Figure 1: Semiplumbeous Hawk (Leucopternis semiplumbeus) tangled in the mist net, Tirimbina Biological Reserve, Costa Rica. (Photo: Sergio Villegas). 

Figure 2: Dead Red-Throated Ant-Tanager (Habia fuscicauda) with signs of predation highlighted (blood on the head and some loose feathers), Tirimbina Biological Reserve, Costa Rica (Photo: Sergio Villegas). 

The Red-throated Ant-Tanager has been repor- ted as prey of the Ferruginous Pygmy-Owl (Glauci- dium brasilianum) during the breeding season (Willis 1961, Chiver and Morton 2020). However, there are no reports of Semiplumbeous Hawks preying on Red-throated Ant-Tanagers. The following report represents the first record of an event of this kind.


The incident took place at a mist net installed as part of a study with White-collared Manakin (Mana- cus candei) on 2 June 2017, on a trail in the riparian forest at the Tirimbina Biological Reserve, La Virgen de Sarapiquí, Heredia, Costa Rica (10°25’N, 84°07’W; 180 masl). At 16:00 h, I found two birds tangled in a mist net, a Semiplumbeous Hawk (Fig. 1) and a fema- le Red-Throated Ant-Tanager (Fig. 2). The ant-tanager was dead and had signs of predation (it had blood on the head and some loose feathers; Fig. 2). Since the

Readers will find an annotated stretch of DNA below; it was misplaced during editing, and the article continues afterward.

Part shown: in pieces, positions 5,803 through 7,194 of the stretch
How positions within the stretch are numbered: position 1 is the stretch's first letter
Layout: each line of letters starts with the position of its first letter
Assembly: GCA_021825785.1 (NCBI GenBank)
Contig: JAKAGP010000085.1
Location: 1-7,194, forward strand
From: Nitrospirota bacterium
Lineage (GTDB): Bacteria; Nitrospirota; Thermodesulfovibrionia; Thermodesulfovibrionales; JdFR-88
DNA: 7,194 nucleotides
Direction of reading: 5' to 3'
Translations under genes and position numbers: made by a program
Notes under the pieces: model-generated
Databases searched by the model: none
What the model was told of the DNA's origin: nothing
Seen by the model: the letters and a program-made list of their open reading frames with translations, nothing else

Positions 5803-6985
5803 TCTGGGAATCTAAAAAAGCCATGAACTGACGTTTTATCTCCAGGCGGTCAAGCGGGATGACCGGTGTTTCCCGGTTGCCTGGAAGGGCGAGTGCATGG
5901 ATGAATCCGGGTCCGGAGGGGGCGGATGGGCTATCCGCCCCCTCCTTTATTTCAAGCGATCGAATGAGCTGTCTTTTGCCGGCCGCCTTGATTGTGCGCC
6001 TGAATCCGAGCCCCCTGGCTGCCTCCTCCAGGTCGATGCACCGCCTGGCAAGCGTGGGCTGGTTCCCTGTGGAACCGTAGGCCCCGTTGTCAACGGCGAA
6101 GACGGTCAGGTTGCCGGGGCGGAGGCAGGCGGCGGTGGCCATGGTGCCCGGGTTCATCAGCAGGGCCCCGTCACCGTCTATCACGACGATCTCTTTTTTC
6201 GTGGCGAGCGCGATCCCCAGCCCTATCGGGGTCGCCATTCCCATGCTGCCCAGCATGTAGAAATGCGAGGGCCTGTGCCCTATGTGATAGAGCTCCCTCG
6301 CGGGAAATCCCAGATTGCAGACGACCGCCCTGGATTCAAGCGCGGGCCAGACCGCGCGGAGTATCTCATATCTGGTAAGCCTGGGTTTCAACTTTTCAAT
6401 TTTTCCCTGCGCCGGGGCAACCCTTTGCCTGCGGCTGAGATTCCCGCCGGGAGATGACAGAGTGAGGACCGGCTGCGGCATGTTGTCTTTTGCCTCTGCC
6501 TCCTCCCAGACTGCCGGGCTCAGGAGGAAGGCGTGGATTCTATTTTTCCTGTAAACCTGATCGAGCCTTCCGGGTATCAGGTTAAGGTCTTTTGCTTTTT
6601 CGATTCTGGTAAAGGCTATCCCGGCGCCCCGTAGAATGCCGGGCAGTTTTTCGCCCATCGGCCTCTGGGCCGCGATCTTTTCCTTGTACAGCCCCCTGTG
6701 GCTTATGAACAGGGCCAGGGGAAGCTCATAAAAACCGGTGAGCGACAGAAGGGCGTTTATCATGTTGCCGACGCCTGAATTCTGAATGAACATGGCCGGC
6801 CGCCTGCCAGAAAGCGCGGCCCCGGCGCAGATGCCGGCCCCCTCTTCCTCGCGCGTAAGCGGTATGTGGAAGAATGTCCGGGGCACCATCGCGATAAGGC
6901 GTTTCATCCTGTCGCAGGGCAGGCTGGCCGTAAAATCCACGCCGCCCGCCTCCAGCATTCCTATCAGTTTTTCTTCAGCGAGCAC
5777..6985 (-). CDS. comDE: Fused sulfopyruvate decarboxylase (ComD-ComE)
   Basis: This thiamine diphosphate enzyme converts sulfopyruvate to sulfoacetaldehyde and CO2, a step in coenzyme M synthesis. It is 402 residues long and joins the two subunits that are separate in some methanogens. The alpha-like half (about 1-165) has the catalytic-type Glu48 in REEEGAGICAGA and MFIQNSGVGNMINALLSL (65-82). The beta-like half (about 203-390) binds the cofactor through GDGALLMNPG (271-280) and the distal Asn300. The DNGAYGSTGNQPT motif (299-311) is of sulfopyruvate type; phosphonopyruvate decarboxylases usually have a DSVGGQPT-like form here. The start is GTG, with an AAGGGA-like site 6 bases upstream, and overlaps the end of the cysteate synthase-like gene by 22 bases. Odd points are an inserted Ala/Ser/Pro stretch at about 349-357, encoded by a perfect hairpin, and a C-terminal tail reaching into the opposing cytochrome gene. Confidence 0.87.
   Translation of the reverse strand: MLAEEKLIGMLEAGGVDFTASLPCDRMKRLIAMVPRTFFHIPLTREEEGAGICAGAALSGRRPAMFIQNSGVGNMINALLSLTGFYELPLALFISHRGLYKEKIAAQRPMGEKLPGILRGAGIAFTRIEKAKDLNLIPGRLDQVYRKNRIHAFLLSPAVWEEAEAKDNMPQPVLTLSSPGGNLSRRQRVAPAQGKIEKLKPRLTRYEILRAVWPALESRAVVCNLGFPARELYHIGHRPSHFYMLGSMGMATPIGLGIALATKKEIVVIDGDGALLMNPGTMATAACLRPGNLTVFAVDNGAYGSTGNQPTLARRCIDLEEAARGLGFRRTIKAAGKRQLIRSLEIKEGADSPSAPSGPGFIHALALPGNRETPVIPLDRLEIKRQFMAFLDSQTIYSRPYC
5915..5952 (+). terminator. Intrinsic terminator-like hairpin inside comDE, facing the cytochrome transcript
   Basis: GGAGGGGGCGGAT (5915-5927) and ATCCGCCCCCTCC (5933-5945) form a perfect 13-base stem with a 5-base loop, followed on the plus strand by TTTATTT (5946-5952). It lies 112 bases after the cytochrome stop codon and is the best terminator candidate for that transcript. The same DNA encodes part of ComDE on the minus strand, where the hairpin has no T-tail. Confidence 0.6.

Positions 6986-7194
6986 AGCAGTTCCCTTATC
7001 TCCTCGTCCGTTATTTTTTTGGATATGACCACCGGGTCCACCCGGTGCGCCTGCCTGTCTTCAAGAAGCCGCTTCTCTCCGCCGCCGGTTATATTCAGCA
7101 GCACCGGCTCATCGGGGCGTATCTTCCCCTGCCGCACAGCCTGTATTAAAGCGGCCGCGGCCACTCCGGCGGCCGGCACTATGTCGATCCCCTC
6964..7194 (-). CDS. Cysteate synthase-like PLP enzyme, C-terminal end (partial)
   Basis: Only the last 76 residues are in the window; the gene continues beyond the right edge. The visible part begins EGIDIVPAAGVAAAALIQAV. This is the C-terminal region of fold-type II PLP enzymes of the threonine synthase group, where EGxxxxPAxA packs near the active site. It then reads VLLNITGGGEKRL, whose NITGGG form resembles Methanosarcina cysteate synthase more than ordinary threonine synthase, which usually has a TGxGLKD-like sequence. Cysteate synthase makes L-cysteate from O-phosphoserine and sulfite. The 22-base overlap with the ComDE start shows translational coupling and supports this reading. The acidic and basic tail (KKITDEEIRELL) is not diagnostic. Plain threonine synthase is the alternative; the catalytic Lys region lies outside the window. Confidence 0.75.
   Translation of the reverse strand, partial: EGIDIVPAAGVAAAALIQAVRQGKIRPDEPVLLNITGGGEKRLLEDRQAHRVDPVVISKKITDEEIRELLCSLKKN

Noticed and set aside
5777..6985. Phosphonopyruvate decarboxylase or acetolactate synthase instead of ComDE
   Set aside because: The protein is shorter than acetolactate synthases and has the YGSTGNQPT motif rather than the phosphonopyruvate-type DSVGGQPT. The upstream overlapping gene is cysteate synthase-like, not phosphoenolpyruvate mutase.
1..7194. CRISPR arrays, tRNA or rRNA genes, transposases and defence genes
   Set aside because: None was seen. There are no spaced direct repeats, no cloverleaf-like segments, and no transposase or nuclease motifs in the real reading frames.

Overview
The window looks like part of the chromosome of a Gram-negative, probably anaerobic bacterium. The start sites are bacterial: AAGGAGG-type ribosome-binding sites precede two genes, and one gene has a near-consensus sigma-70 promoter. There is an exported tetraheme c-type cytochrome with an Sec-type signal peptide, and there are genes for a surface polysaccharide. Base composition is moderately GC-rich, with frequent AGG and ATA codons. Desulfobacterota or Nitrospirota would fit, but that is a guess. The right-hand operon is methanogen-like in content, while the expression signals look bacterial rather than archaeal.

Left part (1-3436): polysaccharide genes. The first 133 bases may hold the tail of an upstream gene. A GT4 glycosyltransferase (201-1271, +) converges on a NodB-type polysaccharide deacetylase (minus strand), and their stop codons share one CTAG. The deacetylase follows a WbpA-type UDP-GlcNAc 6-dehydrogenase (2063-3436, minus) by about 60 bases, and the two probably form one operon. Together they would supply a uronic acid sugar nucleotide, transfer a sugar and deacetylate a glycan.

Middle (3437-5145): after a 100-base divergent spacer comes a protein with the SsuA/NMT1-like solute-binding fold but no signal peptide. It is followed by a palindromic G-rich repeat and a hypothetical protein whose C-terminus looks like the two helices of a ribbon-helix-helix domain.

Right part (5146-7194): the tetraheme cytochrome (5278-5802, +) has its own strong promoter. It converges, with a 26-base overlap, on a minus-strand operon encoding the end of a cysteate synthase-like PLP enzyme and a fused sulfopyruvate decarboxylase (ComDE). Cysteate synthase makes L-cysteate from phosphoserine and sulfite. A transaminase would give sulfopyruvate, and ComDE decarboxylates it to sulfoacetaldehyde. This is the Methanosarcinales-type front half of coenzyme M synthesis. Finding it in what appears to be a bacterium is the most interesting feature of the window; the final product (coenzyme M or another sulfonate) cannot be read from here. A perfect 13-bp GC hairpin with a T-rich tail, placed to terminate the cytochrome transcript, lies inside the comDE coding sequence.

observation was made after the prey had already been killed and the two individuáis were trapped in the mist net, the entire predation event was not re- corded. However, nearly three hours before (at 13:15 h) I had seen an individual of Semiplumbeous Hawk perched on a nearby (3 m above the ground) branch of the mist net. After I untangled both individuals, I released the hawk, placed the tanager on the forest floor (away from the site), closed the mist net, and left in order to avoid disturbance.


The Semiplumbeous Hawk hunts by dropping onto prey (including birds) from low perches and fora- ges throughout the understory and under the canopy (Stiles and Skutch 1989, Ferguson-Lees and Christie 2001). This could be an opportunistic event in which the hawk was perched and possibly took advantage of the tanager being entangled in the mist net to capture it. This behavior has been recorded in this species be- fore, when an individual flew into a mist net to grasp a small passerine that was trapped (Ferguson-Lees and Christie 2001). However, in this record, at the time the Semiplumbeous Hawk captured the prey, it also got entangled. This opportunistic behavior has been re- gistered in other Leucopternis birds (e.g., Komar 2003, Gelis and Greeney 2007), which take advantage of small passerines that are injured or trapped in mist nets (Ferguson-Lees and Christie 2001, Komar 2003, Garske and Andrade 2004).